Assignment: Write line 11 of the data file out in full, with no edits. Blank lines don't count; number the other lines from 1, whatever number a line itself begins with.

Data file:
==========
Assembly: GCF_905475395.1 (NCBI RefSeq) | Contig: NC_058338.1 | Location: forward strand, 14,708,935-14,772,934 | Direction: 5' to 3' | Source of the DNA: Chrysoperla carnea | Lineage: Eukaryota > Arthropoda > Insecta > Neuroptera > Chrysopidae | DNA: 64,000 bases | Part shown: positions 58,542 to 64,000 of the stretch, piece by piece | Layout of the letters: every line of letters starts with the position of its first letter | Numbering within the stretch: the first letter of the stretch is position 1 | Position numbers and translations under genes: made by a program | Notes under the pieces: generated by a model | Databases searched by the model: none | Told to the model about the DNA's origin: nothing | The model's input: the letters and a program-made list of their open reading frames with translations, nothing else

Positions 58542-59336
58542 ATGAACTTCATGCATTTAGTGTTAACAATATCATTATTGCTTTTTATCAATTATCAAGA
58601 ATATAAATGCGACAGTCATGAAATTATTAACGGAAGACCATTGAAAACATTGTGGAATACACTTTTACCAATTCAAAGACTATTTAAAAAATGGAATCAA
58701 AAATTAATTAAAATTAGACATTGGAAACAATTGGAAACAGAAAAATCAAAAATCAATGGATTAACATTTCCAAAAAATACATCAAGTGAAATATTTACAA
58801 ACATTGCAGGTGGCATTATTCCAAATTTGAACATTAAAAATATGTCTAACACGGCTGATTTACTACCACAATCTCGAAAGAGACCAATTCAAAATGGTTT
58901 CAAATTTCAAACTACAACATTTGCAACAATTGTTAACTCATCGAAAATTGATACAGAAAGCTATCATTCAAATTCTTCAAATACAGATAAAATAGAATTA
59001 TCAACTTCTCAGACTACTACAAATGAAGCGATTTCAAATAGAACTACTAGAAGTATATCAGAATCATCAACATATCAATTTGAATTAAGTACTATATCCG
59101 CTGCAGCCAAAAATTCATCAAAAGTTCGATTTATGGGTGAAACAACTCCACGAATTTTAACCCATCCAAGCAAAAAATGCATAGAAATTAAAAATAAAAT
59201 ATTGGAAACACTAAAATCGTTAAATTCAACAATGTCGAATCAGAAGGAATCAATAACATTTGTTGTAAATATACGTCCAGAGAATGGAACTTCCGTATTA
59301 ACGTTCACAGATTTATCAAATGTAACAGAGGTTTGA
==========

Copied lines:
59301 ACGTTCACAGATTTATCAAATGTAACAGAGGTTTGA